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Oregon Child Support, Inappropriate Orders

Oregon’s Child Support Program has issued a temporary rule as of September 23rd that recognizes that the State of Oregon has not issued “appropriate” orders to parents paying child support orders.

“The federal Office of Child Support Enforcement has identified retroactive support orders as a key cause of ballooning, unpayable arrears, particularly when entered for low-income parents.  Large past support awards are a barrier to parental participation and to payment of ongoing support.  The perceived fairness of compensating the custodial parent or the state for earlier periods when the other parent did not pay support is no benefit if that parent never pays at all.  It leaves the Program with a record of substantial unpaid arrearages.

In step with the guidance provided by federal government, and with the Program’s goals of producing appropriate orders, we are amending OAR 137-055-3220 to limit the amount of past support that may be established to the month in which the proposed order is issued.”

This is a good step towards limiting the unusually large amount of power that this state department has.  It is also the first time in this author’s experience where the Oregon Child Support Program had some self-reflection with phrases like “perceived fairness” and also stated a reasonable goal like “producing appropriate orders.”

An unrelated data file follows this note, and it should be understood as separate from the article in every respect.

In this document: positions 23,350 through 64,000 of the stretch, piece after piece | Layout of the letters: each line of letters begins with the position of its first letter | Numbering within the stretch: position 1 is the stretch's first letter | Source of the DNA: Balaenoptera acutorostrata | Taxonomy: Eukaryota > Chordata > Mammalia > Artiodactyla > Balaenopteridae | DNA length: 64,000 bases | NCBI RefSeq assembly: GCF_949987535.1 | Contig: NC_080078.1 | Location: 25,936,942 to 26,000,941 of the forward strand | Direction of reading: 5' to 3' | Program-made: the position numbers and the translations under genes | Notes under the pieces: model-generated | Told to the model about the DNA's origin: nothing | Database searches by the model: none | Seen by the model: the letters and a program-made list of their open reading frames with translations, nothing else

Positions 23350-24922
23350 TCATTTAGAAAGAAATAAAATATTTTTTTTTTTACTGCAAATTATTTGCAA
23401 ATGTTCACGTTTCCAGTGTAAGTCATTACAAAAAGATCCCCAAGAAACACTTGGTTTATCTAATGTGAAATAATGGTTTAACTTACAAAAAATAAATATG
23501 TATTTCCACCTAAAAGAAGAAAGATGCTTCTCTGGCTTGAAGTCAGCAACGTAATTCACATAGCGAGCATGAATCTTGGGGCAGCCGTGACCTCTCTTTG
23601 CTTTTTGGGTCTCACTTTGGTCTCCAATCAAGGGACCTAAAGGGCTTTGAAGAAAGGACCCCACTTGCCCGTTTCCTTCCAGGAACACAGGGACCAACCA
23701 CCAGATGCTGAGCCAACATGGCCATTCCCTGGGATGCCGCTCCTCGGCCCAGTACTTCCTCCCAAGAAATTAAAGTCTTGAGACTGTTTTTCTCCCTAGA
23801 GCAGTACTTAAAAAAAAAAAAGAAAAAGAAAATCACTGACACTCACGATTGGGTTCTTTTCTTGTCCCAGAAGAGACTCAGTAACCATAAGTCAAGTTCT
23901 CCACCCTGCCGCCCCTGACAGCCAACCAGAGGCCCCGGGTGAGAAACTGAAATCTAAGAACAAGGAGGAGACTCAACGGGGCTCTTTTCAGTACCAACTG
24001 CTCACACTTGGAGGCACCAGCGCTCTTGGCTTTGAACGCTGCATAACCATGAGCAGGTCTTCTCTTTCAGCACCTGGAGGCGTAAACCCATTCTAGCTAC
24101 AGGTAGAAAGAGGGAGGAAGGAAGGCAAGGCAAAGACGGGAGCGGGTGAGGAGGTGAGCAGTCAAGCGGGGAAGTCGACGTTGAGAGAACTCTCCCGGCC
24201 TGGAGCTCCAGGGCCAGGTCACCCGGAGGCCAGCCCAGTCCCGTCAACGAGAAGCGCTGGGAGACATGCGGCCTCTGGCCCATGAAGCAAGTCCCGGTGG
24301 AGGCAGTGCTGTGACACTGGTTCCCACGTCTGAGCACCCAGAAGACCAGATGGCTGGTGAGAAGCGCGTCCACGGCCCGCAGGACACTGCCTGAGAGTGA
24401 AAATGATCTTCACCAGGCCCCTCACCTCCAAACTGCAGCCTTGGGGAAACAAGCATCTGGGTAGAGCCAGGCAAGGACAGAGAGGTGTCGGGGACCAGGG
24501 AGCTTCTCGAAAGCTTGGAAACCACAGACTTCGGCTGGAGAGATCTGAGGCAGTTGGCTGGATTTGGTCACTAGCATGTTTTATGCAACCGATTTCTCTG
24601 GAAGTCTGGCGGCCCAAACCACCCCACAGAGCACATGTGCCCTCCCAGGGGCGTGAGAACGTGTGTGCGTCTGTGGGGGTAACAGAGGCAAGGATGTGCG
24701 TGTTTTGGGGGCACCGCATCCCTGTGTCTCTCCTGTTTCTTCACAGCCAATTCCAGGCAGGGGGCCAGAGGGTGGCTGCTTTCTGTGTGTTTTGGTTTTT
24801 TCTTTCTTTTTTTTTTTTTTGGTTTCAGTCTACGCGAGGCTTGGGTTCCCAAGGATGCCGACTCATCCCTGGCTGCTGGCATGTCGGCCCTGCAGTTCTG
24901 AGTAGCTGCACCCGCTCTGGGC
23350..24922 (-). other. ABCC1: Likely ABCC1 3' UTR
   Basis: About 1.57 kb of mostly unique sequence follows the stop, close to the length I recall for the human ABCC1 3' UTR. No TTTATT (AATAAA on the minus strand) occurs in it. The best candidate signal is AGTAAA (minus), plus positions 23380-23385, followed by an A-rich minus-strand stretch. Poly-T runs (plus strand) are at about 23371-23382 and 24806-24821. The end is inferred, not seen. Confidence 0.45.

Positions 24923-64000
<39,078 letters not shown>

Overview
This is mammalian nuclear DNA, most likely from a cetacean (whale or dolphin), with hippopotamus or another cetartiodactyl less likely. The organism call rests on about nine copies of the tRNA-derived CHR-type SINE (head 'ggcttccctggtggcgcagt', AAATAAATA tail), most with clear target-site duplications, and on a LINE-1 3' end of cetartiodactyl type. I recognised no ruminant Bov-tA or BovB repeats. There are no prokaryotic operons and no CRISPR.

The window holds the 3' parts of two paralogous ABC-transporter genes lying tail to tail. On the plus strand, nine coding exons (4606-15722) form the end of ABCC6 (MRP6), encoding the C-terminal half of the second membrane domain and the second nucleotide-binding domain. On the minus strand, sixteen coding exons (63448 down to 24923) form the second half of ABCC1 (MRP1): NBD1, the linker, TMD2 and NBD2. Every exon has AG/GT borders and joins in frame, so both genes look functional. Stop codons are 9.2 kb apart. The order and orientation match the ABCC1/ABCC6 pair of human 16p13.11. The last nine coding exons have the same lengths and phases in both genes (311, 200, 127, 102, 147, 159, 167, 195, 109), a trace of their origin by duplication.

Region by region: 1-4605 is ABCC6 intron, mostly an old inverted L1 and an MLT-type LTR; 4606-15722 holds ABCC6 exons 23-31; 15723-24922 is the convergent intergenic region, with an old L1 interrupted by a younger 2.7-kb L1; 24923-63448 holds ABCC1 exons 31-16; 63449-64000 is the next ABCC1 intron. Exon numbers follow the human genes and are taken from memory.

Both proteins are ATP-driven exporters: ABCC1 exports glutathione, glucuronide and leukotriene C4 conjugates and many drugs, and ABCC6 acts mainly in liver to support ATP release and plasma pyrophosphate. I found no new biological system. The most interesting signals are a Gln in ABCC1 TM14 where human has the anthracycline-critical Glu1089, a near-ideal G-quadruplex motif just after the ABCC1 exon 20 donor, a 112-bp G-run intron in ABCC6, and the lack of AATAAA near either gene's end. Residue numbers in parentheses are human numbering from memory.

Incentivizing parental involvement through child support orders is an irresponsible moral direction from the child support community.

Contrary to current child support academic theory, increasing child support order awards does NOT encourage the non-custodial parent to spend more time with the shared child.  Incentivizing parental involvement through child support orders is an irresponsible moral direction from the child support community.  “Large past support awards” are not the only barrier to parental participation: any large support order is also a barrier to parental participation.  Incentivizing large support awards simply incentivizes one parent to dissolve their relationship with the other parent and pursue a child support order.

It’s encouraging to see the nation begin to recognize the tragedy of unreasonable child support orders and how it distances non-custodial parents from their children.  Read the below two articles for more about this movement:

NPR’s interview with Cynthia Osborne: How America’s Child Support System Failed to Keep Up With the Times

Jennifer Ludden’s report on From Deadbeat to Dead Broke: The ‘Why’ Behind Unpaid Child Support